Ingvild Aagedal Skage holds a PhD and MA from Department of Comparative Politics at the University of Bergen. Her research interests include democratization, political parties, clientelism, social movements, urban poverty, and human rights (with an emphasis on LGBT-rights). Her empirical focus is on sub-Saharan Africa. Ingvild was also a visiting Fulbright Scholar at the New School for Social Research, New York, in Spring 2013.
Tina Søreide is Professor of Law and Economics (Dr. Econ) at the Norwegian School of Economics (NHH) at the Department of Accounting, Auditing and Law. She was previously employed by the Faculty of Law, University of Bergen (UiB), the Chr. Michelsen Institute (CMI) and the World Bank, Washington DC. Her research is focused on corruption, governance, markets and development, currently with an emphasis on law enforcement. She has published extensively on corruption and governance, including several books – the latest being Corruption and Criminal Justice: Bridging Legal and Economic Perspectives (Edw. Elgar, 2016).
Getnet Tadele (PhD) is a professor at the Department of Sociology, Addis Ababa University and Honorary Professor at Jimma University, Ethiopia. He has been working on the interface of social science and health for over two decades with particular focus on sexuality, HIV/AIDS and sexual and reproductive health and rights, podoconiosis and other NTDs, enhancing gene*environment interactions and children and youth issues. He has co-edited two books and published a book and over 50 journal articles and book chapters. In recognition of his excellence in research, AAU Meritorious Award Committee selected him as the winner of “Distinguished Research Award” for 2015/16 academic year. He has received a number of prestigious academic grants and fellowships including Fulbright scholarship and NIH grant from US, Ford Foundation scholarship, Erasmus Mundus scholar scholarship in International Health, Erskine Fellowship from University of Canterbury, New Zealand and attended over 75 conferences and workshops in Africa, Europe, Asia, North and South America. Getnet received BA in Sociology and Social Administration from Addis Ababa University, Graduate Diploma and MSC in Health Social Science from the University of Newcastle, Australia and PhD from University of Amsterdam, Netherlands.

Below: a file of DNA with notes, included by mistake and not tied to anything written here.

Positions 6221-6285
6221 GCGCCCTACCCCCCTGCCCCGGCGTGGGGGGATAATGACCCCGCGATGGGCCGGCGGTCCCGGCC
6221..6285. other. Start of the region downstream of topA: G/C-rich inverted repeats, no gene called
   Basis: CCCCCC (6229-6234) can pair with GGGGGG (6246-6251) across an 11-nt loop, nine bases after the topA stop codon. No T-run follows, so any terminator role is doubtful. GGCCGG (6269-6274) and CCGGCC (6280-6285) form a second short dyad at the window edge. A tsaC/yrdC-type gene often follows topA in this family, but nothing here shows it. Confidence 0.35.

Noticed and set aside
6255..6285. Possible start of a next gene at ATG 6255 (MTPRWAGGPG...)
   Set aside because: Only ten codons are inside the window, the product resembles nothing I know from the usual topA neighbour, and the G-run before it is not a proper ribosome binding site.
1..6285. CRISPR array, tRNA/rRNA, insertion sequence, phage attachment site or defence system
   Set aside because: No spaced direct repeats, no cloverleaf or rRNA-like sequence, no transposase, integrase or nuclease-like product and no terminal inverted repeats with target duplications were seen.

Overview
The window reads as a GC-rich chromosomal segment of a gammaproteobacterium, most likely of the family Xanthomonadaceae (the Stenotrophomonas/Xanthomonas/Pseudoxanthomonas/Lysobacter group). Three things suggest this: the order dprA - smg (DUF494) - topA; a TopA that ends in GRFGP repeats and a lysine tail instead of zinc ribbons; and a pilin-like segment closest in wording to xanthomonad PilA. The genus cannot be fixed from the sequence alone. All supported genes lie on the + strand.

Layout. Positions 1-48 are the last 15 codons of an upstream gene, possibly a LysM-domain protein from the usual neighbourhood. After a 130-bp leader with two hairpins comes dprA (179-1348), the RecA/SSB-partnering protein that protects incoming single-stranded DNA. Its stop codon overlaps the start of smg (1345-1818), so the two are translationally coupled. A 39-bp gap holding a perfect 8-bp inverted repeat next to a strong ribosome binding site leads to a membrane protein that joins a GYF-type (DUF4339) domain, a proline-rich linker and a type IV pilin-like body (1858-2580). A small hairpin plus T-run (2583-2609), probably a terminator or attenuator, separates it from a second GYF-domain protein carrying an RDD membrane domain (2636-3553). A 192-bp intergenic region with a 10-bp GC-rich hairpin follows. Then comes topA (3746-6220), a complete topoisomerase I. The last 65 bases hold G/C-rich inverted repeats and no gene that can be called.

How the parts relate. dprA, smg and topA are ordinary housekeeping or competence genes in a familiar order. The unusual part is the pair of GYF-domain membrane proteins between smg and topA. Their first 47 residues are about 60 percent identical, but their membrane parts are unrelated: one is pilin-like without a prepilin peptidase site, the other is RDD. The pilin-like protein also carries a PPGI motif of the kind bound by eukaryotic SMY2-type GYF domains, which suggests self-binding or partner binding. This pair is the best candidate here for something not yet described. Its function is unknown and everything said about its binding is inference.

Liza Tuneva is a MA student in her senior year at Perm State University (Russia), studying political science and international relations. She is an exchange student at the University of Bergen. Liza has been involved in some research projects such as “Contentious Politics in Russian Regions” and “TRIPAR Shifting Paradigms – Towards Participatory and Effective Urban Planning in Germany, Russia and Ukraine”. Her Master thesis is devoted to the right to the city from the perspective of human rights. Upon graduation she hopes to continue her studying and conducting research.
Jeroen P. van der Sluijs is Professor in Theory of Science & Ethics of the Natural Sciences at the University of Bergen, Norway, and associate professor in new and emerging risks at Utrecht University, The Netherlands. His research focuses on scientific controversy on environmental and health risks in situations where scientific assessment is used as a basis for policymaking before conclusive scientific evidence is available on the causal relationships, the magnitude, and the probabilities of these risks. His work seeks to understand and improve the science-policy interface in a context of deep uncertainty by contributing and applying deliberative methods and tools for knowledge quality assessment. He has been working on uncertainty and precautionary risk governance in a wide range of fields including climate change, pollinator decline, endocrine disruptors and risk transformation in sustainable technologies. His work has inspired many scholars and science–policy interface institutions around the world (among them the Netherlands Environmental Assessment Agency, the European Environment Agency, and the US Environmental Protection Agency) to develop new ways of interfacing complex science and policymaking. His conceptual work on the phenomenon of uncertainty is widely cited and the various practical tools for knowledge quality assessment he developed are increasingly used in many disciplines and international research projects and on a wide range of sustainability issues. Jeroen is one of the lead authors of the 2019 SAPEA report Making Sense of Science and was ranked #45 (2018) and #25 (2015) in “The Sustainable 100”, the top 100 of most influential Netherlands persons contributing to sustainable development, by daily newspaper Trouw.
Catalina Vallejo is a Professor from Colombia. She holds an MA in Peace Studies and a Ph.D. in Law. Her doctoral research focusses on climate change litigation against governments worldwide and developments in climate change jurisprudence. She currently works as a Professor in Public Administration Law at the Universidad Autónoma Latinoamericana (UNALULA). She obtained her degree in Law from Universidad Autónoma Latinoamericana, earned a degree in Administrative Law from Universidad de Antioquia (Medellín), and holds a MA in Peace studies from Universität Innsbruck. Has worked for the Colombian public sector in projects related to urban planning and human rights education. Has collaborated with the Chr. Michelsen Institute (Bergen, Norway) in various research projects with regional focus on Latin America, including studies on transitional justice, civilian-military relationships and climate change lawfare. She has been a lecturer of undergraduate courses on Administrative and Environmental Law at Los Andes University, Bogota.